The Royal family unveiled their official Christmas cards on Friday but former Conservative MP Ann Widdecombe isn't happy that they have replaced the reason for the season with photos of themselves.
In their 2018 Christmas card, Prince Charles and Duchess Camilla can be seen looking affectionately at each other, while Prince William has chosen a photo of his family resting against a fallen tree on their Norfolk estate.
For recently married Prince Harry and Meghan Markle, it's a black and white picture of the pair standing arm in arm as they watch fireworks at their May wedding.
Here is this year’s official Christmas card from The Prince of Wales and The Duchess of Cornwall.— Clarence House (@ClarenceHouse) December 14, 2018
The photograph was taken by Hugo Burnand in the garden of Clarence House this summer. pic.twitter.com/JeLfgVsEwY
The Duke and Duchess of Cambridge are pleased to share a new photograph of their family.— Kensington Palace (@KensingtonRoyal) December 14, 2018
The photograph, taken by Matt Porteous, shows The Duke and Duchess with their three children at Anmer Hall, and features on Their Royal Highnesses’ Christmas card this year. pic.twitter.com/6XqCMlhLi8
It's a popular trend among celebrities to send out photos of themselves for Christmas but Widdecombe, a Catholic, says the fashion 'is at odds with what Christmas is truly about'.
Writing in The Catholic Herald, she said that as future Supreme Governors of the Church of England, Prince Charles and Prince William 'should know better'.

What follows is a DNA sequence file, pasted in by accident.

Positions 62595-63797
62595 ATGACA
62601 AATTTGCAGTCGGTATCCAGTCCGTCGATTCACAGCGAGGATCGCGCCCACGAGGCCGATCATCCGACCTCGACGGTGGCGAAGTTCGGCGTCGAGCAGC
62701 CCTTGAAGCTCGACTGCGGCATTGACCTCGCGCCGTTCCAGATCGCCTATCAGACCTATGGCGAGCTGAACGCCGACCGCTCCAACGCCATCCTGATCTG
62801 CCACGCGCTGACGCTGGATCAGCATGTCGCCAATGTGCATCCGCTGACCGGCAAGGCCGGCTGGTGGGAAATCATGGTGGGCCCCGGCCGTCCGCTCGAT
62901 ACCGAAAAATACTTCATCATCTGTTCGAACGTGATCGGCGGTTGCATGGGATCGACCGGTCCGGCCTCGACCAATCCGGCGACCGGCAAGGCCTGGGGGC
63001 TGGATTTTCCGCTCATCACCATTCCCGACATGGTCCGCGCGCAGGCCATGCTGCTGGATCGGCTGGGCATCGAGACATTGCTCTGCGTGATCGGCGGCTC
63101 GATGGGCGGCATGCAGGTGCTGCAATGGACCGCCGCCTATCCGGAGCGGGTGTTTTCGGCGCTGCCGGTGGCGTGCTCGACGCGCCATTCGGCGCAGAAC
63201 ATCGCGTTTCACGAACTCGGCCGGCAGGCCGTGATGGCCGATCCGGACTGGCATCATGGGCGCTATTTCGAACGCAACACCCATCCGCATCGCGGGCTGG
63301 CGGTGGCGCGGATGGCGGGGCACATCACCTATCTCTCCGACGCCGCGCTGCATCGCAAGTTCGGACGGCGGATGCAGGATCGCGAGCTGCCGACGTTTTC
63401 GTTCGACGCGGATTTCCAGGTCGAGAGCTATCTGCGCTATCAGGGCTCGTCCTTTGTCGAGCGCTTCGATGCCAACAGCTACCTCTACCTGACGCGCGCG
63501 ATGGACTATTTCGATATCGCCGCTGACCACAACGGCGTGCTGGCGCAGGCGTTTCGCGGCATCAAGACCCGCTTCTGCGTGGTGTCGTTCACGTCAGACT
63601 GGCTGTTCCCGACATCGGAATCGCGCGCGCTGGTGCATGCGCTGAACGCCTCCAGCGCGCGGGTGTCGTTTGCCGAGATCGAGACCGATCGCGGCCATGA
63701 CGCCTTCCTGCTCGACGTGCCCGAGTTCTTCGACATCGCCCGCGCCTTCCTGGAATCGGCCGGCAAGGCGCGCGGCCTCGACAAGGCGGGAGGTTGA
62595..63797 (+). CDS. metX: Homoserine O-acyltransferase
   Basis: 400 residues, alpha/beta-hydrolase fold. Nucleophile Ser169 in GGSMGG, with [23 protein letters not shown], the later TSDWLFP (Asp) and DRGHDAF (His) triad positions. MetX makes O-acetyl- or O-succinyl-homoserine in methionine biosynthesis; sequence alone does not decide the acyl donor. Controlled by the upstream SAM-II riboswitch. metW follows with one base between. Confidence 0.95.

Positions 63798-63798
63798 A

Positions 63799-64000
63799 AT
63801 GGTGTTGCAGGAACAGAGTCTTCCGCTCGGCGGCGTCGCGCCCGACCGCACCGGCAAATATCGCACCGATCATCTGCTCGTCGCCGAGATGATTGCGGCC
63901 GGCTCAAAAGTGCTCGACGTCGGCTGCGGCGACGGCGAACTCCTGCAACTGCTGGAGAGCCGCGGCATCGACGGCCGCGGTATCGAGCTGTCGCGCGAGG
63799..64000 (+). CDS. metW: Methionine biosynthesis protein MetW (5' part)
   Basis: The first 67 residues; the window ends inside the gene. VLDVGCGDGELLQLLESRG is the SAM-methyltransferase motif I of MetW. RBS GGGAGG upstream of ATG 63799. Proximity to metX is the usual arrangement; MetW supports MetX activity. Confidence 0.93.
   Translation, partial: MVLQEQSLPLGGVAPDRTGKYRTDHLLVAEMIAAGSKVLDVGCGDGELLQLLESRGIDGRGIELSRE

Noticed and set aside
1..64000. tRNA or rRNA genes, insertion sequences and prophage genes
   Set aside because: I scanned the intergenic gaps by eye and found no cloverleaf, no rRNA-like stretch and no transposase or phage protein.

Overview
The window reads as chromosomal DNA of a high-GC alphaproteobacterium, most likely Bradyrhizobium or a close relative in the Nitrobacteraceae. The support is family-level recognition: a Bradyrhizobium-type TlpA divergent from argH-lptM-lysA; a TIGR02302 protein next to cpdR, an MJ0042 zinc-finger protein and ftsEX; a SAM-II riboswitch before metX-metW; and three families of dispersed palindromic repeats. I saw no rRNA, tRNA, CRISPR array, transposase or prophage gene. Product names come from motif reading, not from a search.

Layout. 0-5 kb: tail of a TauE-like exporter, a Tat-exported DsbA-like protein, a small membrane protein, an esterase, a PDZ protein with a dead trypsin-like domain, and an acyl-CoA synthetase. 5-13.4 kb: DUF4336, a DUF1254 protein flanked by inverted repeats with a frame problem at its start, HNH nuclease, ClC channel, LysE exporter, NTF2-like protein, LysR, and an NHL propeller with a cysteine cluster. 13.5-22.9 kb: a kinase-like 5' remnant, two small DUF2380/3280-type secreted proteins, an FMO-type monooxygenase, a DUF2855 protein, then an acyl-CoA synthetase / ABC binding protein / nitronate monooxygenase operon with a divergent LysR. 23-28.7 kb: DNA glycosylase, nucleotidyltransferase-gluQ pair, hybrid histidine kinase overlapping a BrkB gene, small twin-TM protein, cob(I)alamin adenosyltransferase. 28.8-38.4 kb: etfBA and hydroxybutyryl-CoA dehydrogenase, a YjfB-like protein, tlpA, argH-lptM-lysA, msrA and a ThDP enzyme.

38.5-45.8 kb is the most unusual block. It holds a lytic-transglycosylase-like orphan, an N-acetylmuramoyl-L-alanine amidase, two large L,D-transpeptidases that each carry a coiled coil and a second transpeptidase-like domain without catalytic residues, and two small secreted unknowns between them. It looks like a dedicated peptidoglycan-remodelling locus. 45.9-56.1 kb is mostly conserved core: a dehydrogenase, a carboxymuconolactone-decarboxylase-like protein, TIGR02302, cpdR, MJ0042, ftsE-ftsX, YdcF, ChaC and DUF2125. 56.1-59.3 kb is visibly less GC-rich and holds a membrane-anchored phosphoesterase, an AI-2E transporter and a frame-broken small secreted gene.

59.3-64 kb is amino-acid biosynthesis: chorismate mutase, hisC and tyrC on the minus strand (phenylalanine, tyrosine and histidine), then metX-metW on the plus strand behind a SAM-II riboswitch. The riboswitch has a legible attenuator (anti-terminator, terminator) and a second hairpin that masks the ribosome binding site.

'Christmas is about the dawn of redemption and the child in the manger, not about ourselves,' she said.
The Duke and Duchess of Sussex are delighted to share a new photograph from their Wedding Reception at Frogmore House on 19th May.— Kensington Palace (@KensingtonRoyal) December 14, 2018
The photograph, which features on Their Royal Highnesses’ Christmas card, was taken by photographer Chris Allerton. pic.twitter.com/PQPUuRwnIj
'The overwhelming majority of cards now on sale are secular, but robins, snow, carol singers and Santa at least have some loose connection with the feast of Christmas.
'I cannot see that promulgating photographs of oneself has anything whatever to do with it.'
She said it was a sign of how secular Christmas has become that Christian images and messages are now a 'rarity'.
As for her own Christmas cards, Widdecombe says she always chooses ones with a 'Nativity-related' picture on the front and includes a Bible verse and prayer on the inside for the recipient.
She says she has never received any objections, despite atheists, Jews and Muslims being among the friends she sends them to.
'[When] surveys reveal that only one in 80 Christmas cards features the Gospel story, we have to ask ourselves what, apart from too much food and too many presents, are we supposed to be celebrating?' she said.